Thank you so much for your article! I’m 75 years old and I thought my mental health was going downhill. Your article helped me realize that it’s the systematic sclerosis! It truly helped me a lot! I have lots of good days too but the days where I seem to forget the answer to a question so quickly made me truly question my sanity! Thank you!

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Jeannie rice avatar

Jeannie rice

Is brain fog common with limited schleraderma?

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Lisa Weber avatar

Lisa Weber

Hi Jeannie, brain fog is a symptom, not a diagnosis. It hasn’t officially been listed as a symptom of scleroderma (any form) and it seems to be a hot topic debated by scientists and doctors. I’ve also learned that the types of scleroderma diagnosis can change too. As symptoms develop, your diagnosis can change. It’s best to focus on today, your symptoms and be sure the right doctors are monitoring you for changes. Best wishes to you!

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Kimberly avatar

Kimberly

Thank you Lisa for sharing your experiences with scleroderma. I was diagnosed with Systemic Sclerosis/Scleroderma last Spring. One of the worst symptoms happening to me currently is serious brain fog. And, when my pain level is high the 'fog' is at the highest. Your column has eased my mind. Keep writing.

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Kim Wright avatar

Kim Wright

Great article once again Lisa. I have Scleroderma and have reached a position where I'm very lucky at the moment (fingers crossed it stays like that). I've been through so much and empathise greatly with what you are experiencing. The reason I feel so lucky is a lot of my symptoms have disappeared or have been reduced greatly and I can't believe I'm exercising and have gained so much fitness. I do intermittent fasting and fasting now and again but with algaes otherwise you will feel depleted and ill a lot. Autophagy from fasting does actually work. The exercise takes years and a lot of gritting teeth pain to get over some stiffness. The fatigue I thought I'd have for the rest of my life. I was like a zombie sometimes too tired to eat. Now I have lots of energy. I'm in a semi-denial state not accepting what Scleroderma wants to do to me and with a lot of effort holding on to being normal rather than the new Scleroderma normal. I know this doesn't work for all. However, I feel for those that are suffering because it's no joke and it's very scary, especially if you don't have the support mechanism and dealing with it internally alone. I wish you all the best and look forward to some more of your articles. I hope your hubby can go a further mile with patience as you can't do anything about the fog when it comes on. However, he does sound like great support and you are very lucky there. My sympathies to all with this disease in all its entirety. Life is hard with Scleroderma, it's a battle second of the day.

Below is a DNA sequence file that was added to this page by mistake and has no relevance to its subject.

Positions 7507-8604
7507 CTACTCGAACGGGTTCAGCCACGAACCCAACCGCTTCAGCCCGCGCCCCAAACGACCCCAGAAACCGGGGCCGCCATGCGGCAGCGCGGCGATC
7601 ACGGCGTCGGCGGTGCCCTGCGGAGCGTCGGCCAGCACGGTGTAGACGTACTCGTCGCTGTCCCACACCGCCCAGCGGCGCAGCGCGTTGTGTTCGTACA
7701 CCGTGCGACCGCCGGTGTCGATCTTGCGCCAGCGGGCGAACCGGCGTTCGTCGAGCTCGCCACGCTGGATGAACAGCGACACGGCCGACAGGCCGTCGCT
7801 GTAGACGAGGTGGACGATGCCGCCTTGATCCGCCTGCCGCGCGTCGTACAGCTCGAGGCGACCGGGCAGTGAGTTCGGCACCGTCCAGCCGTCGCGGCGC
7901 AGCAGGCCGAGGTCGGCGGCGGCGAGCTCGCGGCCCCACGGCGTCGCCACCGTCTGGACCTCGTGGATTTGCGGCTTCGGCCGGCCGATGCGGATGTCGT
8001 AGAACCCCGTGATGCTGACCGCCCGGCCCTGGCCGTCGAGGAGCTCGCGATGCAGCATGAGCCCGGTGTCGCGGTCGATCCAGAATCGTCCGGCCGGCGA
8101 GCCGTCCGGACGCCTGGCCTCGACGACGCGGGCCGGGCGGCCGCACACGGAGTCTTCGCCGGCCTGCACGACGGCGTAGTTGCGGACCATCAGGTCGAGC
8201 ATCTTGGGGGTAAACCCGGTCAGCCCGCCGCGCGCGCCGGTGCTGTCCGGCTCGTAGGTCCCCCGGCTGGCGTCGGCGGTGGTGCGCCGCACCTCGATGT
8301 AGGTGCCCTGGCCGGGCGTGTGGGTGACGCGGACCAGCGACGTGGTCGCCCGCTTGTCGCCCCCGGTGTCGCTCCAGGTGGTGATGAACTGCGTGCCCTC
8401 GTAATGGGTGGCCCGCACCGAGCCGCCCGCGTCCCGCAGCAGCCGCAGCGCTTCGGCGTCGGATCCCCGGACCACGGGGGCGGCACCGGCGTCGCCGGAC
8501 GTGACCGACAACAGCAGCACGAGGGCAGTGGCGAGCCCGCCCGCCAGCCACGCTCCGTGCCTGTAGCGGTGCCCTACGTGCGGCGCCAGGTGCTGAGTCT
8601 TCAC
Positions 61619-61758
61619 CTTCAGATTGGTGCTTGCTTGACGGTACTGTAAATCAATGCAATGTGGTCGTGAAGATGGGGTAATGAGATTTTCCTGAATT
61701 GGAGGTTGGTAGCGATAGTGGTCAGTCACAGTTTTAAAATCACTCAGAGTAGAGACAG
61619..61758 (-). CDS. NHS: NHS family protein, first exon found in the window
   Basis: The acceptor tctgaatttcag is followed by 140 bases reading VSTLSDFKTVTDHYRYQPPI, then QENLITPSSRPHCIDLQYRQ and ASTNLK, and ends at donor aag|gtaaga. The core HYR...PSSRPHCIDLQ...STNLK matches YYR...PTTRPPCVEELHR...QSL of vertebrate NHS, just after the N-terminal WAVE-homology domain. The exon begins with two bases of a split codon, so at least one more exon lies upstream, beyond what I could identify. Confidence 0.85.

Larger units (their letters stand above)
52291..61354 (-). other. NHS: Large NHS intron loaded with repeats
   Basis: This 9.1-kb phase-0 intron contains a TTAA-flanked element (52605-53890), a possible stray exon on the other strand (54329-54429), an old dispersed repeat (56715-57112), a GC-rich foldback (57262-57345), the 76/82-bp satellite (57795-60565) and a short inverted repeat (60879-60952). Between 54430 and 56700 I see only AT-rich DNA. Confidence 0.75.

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Shelley avatar

Shelley

Hi, I have been having a dry mouth and my lips are so tight when I get up in the morning, I can't smile and my "smile" looks demented. It relaxes a bit by late afternoon, but starts all over again when I wake up the next morning. I have not been diagnosed yet, but have had two positive tests (ANA and speckled pattern) and am going to the rheumatologist in February for further investigation. I am suddenly very scared after reading that my symptoms are indeed scleroderma symptoms. Is there anything you can tell me that would be helpful in any regard? Thank you very much. I am a woman, 64 years old and in good physical shape. I am very healthy but I do have hypothyroiditism and Raynauds.